His coaching has taken him to far-flung corners of world soccer, working in India, Saudi Arabia, Belgium and Japan, and stints back in Australia. I ask Papas if the scarcity of roles for young coaches in Australia is why he has pursued so much of his career overseas.
“Not necessarily,” he says. “I’m passionate about football and coaching, but I also love travelling. I’m fascinated with the world. I’ve been able to travel and experience different parts of the world while doing a job that I love. It’s such a great challenge to coach in foreign countries. It’s without a doubt a more testing experience to impart your ideas and philosophies.”
Australian coaches working overseas are rare – successful ones, rarer still. Kevin Muscat and Tony Popovic, both successful in Australia, were sacked by their European clubs in the past few months. Harry Kewell was recently sacked from Oldham Athletic in Football League 2, England’s fourth tier.
Young, Australian and without an illustrious playing career to speak of, Papas is kicking uphill against a stiff wind in the world of professional soccer. He’s unperturbed.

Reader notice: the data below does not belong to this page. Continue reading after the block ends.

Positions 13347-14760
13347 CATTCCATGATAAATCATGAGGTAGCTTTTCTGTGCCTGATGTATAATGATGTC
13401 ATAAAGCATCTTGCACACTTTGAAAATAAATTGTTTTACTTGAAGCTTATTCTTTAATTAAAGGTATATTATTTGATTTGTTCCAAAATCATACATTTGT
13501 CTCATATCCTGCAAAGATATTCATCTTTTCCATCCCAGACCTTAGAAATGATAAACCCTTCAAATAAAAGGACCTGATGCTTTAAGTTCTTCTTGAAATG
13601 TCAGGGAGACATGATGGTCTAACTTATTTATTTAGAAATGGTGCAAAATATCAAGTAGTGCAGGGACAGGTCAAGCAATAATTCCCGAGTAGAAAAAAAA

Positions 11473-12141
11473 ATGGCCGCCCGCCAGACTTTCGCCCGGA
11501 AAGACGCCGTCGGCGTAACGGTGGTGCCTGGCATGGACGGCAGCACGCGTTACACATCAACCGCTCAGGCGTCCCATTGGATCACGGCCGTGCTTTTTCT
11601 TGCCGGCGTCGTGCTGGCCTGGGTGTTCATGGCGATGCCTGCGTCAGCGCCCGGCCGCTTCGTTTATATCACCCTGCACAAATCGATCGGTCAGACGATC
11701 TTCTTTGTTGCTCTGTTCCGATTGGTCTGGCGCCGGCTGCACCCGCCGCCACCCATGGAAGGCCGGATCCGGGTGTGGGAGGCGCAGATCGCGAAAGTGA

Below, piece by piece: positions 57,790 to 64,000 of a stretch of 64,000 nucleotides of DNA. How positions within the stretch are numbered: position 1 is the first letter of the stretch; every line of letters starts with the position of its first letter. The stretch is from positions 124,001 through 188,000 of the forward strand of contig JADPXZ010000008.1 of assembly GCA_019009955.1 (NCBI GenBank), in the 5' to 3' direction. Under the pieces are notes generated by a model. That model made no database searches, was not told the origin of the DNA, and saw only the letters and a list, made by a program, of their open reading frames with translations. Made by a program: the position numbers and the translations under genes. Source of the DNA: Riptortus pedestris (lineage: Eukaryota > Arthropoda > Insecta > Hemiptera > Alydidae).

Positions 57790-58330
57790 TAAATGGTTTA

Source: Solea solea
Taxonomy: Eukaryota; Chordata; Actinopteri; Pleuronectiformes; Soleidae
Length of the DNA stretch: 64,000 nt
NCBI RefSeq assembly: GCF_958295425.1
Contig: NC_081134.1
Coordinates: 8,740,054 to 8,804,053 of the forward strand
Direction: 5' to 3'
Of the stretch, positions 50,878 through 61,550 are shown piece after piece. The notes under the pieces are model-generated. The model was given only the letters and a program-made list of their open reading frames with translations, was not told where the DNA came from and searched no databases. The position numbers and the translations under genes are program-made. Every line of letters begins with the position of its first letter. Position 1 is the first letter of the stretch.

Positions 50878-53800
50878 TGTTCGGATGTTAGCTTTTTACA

“It’s a blessing to me on a personal level because it means nothing has come easily, and nothing ever will,” he says. “Every door has been kicked down rather than graciously opened. Over and over again, I’ve had to prove myself.”
Right now, Papas is focused on taking Kagoshima United up the ranks of Japanese soccer. But beyond the ash and smoke of Sakurajima, he glimpses a future in soccer’s heartland. “It’s possibly clichéd to say, but I think I have my dream coaching role now,” he says. “I don’t have a dream team or club, but I have a vision of coaching in Europe one day. I don’t know when, but it’s definitely something I will achieve at some point in my career.”
This article was first published in the print edition of The Saturday Paper on Mar 20, 2021 as "Rising from the ash".